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Let's not forget why people are so hungry for using C-Sync only. It's not because it's "better". It's because 95% of cables are designed incorrectly. Or at least, they have a bad design flaw.


The squiggly sine-wave in the chroma burst is unique in the fact that your other transmission lines (red green and blue) don't have a similar wave-form.. If the CVBS line isn't shielded through the cable, it will easily couple into the others. If it was shielded from point to point, C-Sync would have never been a popular topic point. :D :D
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 Post subject: Re: THS7374 vs THS7314 + 1 chip brightness fixing
PostPosted: Mon Jul 10, 2017 6:17 pm 


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borti4938 wrote:
If you use a stock console and a 75ohm sync termination one should use composite video or luma in my point of view. The sync information in there is the same and with a good cable composite video / luma part of the signal has very very minor influence on the R, G, B lines.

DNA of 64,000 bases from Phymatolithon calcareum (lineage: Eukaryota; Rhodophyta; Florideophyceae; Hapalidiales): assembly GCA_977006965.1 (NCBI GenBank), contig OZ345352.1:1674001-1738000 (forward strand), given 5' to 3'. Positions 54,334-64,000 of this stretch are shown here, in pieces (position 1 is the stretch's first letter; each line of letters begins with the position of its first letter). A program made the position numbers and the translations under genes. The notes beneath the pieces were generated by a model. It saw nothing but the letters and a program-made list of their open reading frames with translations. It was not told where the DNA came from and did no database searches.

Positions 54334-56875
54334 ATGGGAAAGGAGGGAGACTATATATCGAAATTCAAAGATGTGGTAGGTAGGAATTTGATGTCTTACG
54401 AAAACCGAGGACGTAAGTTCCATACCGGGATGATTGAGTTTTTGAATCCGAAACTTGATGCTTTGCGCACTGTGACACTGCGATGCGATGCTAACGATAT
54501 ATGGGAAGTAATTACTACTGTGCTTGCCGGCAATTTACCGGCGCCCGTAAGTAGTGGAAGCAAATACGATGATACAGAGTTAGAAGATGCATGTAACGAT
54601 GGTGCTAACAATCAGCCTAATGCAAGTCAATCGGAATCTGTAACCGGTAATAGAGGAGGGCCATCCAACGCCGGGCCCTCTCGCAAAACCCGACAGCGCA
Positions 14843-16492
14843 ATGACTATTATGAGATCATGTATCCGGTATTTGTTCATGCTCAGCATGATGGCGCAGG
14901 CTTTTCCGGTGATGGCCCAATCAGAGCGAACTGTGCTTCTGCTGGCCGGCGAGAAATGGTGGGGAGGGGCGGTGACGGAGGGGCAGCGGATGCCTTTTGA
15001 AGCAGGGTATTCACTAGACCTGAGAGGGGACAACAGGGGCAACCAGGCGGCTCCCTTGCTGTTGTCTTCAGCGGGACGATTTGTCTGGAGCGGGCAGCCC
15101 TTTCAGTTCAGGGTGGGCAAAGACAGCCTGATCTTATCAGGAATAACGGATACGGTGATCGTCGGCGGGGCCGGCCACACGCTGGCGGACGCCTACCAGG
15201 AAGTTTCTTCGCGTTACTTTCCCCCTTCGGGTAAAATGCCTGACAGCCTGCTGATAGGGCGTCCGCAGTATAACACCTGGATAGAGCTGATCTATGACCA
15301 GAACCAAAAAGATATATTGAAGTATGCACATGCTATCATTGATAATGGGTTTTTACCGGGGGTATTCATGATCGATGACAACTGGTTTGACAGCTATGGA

Yeah I really dont understand this recent obsession with using CSYNC :?

I have yet to see any evidence that using CSYNC produces a much better picture than using either Composite Video or Luma for sync with a well shielded cable. Its especially odd when you consider that both Composite Video and Luma are designed for 75ohm and work equally well, whereas CSYNC output levels can vary depending on the console.

....Is there something i'm missing? <EDIT> Just seen Voultar's post, so I guess it really is just a case of people using poor quality unshielded cables?